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CPB International, Inc. v. Federal Laboratories Corp.

Supreme Court of New York, Fourth Department

February 1, 2013

CPB INTERNATIONAL, INC., PLAINTIFF-RESPONDENT,
v.
FEDERAL LABORATORIES CORP., DEFENDANT-APPELLANT.

Appeal from an order of the Supreme Court, Erie County (John A. Michalek, J.), entered October 19, 2011. The order denied defendant's motion to dismiss plaintiff's complaint.

AMIGONE, SANCHEZ & MATTREY, LLP, BUFFALO (ARTHUR G. BAUMEISTER, JR., OF COUNSEL), FOR DEFENDANT-APPELLANT.

GROSS, SHUMAN, BRIZDLE & GILFILLAN, P.C., BUFFALO (JOHN K. ROTTARIS OF COUNSEL), FOR PLAINTIFF-RESPONDENT.

PRESENT: SMITH, J.P., PERADOTTO, LINDLEY, SCONIERS, AND VALENTINO, JJ.

It is hereby ORDERED that the order so appealed from is unanimously affirmed without costs.

Memorandum: Defendant appeals from an order denying its motion to dismiss the complaint in this action, which seeks, inter alia, to enforce a default judgment entered against it by a Pennsylvania court. We conclude that Supreme Court properly denied the motion.

Plaintiff is a Delaware corporation with its principal place of business in Pennsylvania. Defendant is a New York corporation engaged in the manufacture and sale of nutritional supplements, and its principal place of business is in the Town of Alden, New York. In 2006, plaintiff sold quantities of a substance known as chondroitin sodium sulfate to defendant pursuant to three separate contracts. In 2007, plaintiff commenced an action in the United States District Court for the Middle District of Pennsylvania, alleging that defendant had breached those contracts by failing to pay the sums due thereunder. The federal court granted defendant's motion to dismiss that action for lack of personal jurisdiction (see generally World-Wide Volkswagen Corp. v. Woodson, 444 U.S. 286, 291-294; International Shoe Co. v. Washington, 326 U.S. 310, 316-319).

Plaintiff thereafter commenced an action in a Pennsylvania court, asserting the same breach of contract causes of action against defendant that had been dismissed in the federal court action. The complaint alleged that jurisdiction was proper in the Pennsylvania court pursuant to the "General Terms and Conditions" of each contract, in which the parties agreed that the contracts would be governed by Pennsylvania law and that disputes arising therefrom would be resolved in the state courts of Pennsylvania or the federal courts in Pennsylvania. Although the record establishes that defendant received service of process in that action, defendant did not answer or otherwise appear, and a default judgment was entered against it.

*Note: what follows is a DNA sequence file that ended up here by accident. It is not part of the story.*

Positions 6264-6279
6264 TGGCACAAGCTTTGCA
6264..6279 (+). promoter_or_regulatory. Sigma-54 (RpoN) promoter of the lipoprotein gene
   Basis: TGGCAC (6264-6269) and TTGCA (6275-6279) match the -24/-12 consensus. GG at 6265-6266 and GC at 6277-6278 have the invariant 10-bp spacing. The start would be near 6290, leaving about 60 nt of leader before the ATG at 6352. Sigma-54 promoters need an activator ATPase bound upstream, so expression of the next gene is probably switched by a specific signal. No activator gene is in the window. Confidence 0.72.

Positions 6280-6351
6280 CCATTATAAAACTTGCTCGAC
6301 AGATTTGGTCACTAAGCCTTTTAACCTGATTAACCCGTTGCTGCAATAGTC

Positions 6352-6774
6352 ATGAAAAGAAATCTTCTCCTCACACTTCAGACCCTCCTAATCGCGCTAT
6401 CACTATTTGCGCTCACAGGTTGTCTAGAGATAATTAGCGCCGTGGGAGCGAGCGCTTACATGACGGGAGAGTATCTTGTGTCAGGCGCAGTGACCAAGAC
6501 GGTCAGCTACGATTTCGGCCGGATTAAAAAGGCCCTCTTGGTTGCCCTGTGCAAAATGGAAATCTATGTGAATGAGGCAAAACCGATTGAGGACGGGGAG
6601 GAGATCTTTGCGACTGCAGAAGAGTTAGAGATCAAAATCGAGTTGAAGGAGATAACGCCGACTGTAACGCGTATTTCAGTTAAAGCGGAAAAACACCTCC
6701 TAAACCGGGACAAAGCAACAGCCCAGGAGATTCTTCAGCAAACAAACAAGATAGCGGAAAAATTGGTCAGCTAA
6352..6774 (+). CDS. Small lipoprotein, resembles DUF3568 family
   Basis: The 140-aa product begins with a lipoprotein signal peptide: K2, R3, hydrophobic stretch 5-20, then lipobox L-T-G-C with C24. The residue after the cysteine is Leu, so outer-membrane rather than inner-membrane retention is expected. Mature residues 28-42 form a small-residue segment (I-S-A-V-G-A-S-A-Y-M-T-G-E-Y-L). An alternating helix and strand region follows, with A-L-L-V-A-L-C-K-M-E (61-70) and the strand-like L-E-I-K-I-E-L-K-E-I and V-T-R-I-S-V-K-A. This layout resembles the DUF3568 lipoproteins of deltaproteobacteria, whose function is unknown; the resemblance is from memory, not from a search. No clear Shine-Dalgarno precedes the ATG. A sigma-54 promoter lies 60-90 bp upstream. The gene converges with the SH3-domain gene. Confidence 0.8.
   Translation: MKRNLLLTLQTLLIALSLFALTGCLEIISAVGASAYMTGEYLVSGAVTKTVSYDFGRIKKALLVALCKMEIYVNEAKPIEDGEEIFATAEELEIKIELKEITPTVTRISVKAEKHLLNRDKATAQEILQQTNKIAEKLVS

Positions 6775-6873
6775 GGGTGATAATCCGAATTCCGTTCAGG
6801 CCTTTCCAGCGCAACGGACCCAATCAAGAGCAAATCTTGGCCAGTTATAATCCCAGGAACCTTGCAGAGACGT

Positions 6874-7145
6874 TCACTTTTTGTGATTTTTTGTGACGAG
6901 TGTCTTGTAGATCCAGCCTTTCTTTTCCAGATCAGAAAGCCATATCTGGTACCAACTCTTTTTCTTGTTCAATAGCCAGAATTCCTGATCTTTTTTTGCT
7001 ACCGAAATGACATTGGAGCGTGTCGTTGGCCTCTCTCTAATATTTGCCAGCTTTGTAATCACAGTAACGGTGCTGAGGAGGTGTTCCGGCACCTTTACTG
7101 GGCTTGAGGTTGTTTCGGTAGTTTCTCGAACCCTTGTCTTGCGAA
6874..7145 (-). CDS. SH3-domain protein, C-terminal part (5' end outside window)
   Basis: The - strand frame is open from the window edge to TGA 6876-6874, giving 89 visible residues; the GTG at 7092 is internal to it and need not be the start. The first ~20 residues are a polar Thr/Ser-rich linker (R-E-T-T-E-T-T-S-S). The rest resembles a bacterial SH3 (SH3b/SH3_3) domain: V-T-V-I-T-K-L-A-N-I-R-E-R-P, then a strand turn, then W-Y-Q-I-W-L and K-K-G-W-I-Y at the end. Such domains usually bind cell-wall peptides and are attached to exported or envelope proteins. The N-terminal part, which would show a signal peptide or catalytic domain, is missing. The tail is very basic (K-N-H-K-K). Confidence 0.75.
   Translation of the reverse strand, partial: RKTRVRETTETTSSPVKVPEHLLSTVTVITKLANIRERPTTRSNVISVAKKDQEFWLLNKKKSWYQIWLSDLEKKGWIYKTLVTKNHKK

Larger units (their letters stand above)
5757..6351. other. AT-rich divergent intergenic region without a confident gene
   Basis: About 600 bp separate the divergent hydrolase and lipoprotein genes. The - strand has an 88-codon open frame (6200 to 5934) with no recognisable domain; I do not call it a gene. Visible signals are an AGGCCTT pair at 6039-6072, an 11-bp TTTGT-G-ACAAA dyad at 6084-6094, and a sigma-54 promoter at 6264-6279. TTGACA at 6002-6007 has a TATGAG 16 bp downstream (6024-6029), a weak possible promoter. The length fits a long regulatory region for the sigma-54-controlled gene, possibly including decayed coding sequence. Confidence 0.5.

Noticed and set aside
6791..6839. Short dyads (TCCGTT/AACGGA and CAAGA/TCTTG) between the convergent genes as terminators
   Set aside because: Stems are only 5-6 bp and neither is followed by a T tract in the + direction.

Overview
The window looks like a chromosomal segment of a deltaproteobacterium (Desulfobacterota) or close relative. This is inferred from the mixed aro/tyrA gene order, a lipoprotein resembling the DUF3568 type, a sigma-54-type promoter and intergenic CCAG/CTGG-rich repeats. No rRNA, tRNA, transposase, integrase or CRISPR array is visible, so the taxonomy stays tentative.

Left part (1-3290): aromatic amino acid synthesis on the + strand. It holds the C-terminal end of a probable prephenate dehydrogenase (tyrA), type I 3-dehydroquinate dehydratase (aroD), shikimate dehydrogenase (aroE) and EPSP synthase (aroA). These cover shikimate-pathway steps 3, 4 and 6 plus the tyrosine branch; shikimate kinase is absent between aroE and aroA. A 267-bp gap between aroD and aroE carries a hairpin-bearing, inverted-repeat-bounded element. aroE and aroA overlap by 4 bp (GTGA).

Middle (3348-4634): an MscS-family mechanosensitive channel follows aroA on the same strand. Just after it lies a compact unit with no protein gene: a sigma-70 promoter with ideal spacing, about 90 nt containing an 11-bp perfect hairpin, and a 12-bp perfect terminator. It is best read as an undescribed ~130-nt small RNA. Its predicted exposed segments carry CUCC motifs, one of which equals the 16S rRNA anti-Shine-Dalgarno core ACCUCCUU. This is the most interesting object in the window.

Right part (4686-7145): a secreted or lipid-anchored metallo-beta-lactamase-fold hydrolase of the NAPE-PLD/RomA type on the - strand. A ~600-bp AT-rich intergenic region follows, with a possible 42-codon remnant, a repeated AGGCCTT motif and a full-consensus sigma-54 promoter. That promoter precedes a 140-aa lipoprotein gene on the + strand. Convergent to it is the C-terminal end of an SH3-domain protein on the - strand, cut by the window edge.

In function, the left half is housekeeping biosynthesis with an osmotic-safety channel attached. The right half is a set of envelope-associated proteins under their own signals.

Plaintiff subsequently commenced the instant action seeking enforcement of the Pennsylvania court's default judgment and asserting three causes of action each for breach of contract and account stated. Defendant moved to dismiss the complaint on the grounds that the Pennsylvania court lacked personal jurisdiction to render the default judgment that plaintiff seeks to enforce (see CPLR 3211 [a] [1]) and that the remaining causes of action are barred by the applicable statute of limitations (see CPLR 3211 [a] [5]). Supreme Court properly denied the motion.

"The full faith and credit clause of the United States Constitution (US Const, art IV, § 1) requires a judgment of one state court to have the same credit, validity, and effect in every other court of the United States [as] it ha[s] in the state in which it was pronounced" (Matter of Bennett, 84 A.D.3d 1365, 1367, v. denied 19 N.Y.3d 801; see Boudreaux v. State of La., Dept. of Transp., 11 N.Y.3d 321, 325, cert denied ___ U.S. ___, 129 S.Ct. 2864). Thus, "[a]s a matter of full faith and credit, ... the courts of this State [are] limited to determining whether the rendering court had jurisdiction" before enforcing a judgment of a sister state, including one obtained upon default (Fiore v. Oakwood Plaza Shopping Ctr., 78 N.Y.2d 572, 577, rearg denied 79 N.Y.2d 916, cert denied 506 U.S. 823; see generally Parker v. Hoefer, 2 N.Y.2d 612, 616-617, cert denied 355 U.S. 833).

Here, contrary to defendant's contention, we conclude that the order dismissing the federal action did not deprive the Pennsylvania court of personal jurisdiction over it. While that order may have provided a basis for asserting the defense of collateral estoppel in the Pennsylvania action, which defendant could have raised or waived under Pennsylvania law (see Hopewell Estates, Inc. v Kent, 646 A.2d 1192, 1194), it does not provide a ground for a collateral attack upon the Pennsylvania court's ensuing default judgment by means of the instant action (see Oldham v McRoberts, 21 A.D.2d 231, 234-235, affd 15 N.Y.2d 891; Steinberg v. Metro Entertainment Corp., 145 A.D.2d 333, 333-334).

With respect to the remaining causes of action, we agree with defendant that each are subject to a four-year limitations period under the law of both New York (see UCC 2-725 [1]; CPLR 213 [2]; Herba v. Chichester, 301 A.D.2d 822, 822-823) and Pennsylvania (see 13 Pa CS § 2725 [a]; 42 Pa CS § 5525 [a] [2]), and that more than four years elapsed between the accrual of plaintiff's most recent cause of action and its commencement of the instant action. As Supreme Court properly concluded, however, plaintiff raised a triable issue of fact with respect to the timeliness of those causes of action by submitting evidence that defendant tendered a partial payment toward its purported contractual obligations such that the four-year limitations period may have been effectively tolled up to and including the date upon which plaintiff ultimately commenced ...


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